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Confident Venus

Seventy-three minutes was all it took for Venus Williams to claim her Round-of-8 match at Wimbledon the other day. At 10th, her seeding was three slots higher than that of Jelena Ostapenko, and she showed her advantage from the get-go; she took the first game off three aces, broke serve, and then consolidated with confidence, all in a span of 504 seconds. And from the way she moved throughout the contest, it didn’t look she was a 37-year-old, on-and-off competitor exactly two decades removed from her debut at the All-England Club. As far as she was concerned, she couldn’t have felt any better, her continuing bout with Sjogren’s Syndrome put off, even if temporarily, by her determination to succeed on the surface most suited to her skills.

Certainly, Williams started the way she needed to against Ostapenko, whose self-assurance translated to an aggressive style of play punctuated by booming groundstrokes. She doesn’t always find equals to her power, but in comparison to the reigning French Open champion, she actually seemed the more reserved. Which is not to say overmatched, because she knew well enough to lean on her experience to construct points off meaningful rallies. Whereas she would normally go for quick winners against measured competition, she stayed patient against her opponent, striking just when the risk-reward ratio appeared favorable.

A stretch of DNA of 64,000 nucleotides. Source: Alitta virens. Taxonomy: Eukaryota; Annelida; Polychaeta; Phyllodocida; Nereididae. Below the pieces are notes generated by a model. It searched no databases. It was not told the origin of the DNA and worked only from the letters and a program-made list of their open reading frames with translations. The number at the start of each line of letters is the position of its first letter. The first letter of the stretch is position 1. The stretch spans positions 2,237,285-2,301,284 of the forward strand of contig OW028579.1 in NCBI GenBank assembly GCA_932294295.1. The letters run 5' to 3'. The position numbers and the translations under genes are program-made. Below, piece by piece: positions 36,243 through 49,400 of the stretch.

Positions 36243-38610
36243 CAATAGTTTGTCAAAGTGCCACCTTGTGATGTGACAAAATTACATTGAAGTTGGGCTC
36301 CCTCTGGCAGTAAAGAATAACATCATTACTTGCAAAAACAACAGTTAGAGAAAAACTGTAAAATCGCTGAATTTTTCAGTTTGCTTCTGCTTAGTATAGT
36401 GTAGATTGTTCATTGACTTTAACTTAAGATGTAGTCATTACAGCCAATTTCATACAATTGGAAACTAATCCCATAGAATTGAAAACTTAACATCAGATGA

For Williams, the victory both exemplifies an already-solid 2017 and signifies what’s still in store. In prevailing against a major winner 17 summers her junior, she has defied expectations and, at the same time, fueled prospects of another Grand Slam final appearance. And once there, who knows? In the absence of sister Serena, who felled her in the battle for the Australian Open crown earlier this year, anything’s possible.

First things first, though, and Williams is banking on momentum to take the measure of hometown hope Johanna Konta in the semifinal round. And, yes, she figures to once again make her serve her primary weapon; as she noted, “It’s working out for me just in time, just for these later rounds. I’d like to think that I can continue to rely on it as the matches continue,” she noted. In any case, this much is clear: She won’t be leaving anything in the tank. “I try really hard,” she said in reference to the obvious. “You do your best while you can. That’s what I’m doing.”

Anthony L. Cuaycong has been writing Courtside since BusinessWorld introduced a Sports section in 1994. He is the Senior Vice-President and General Manager of Basic Energy Corp.

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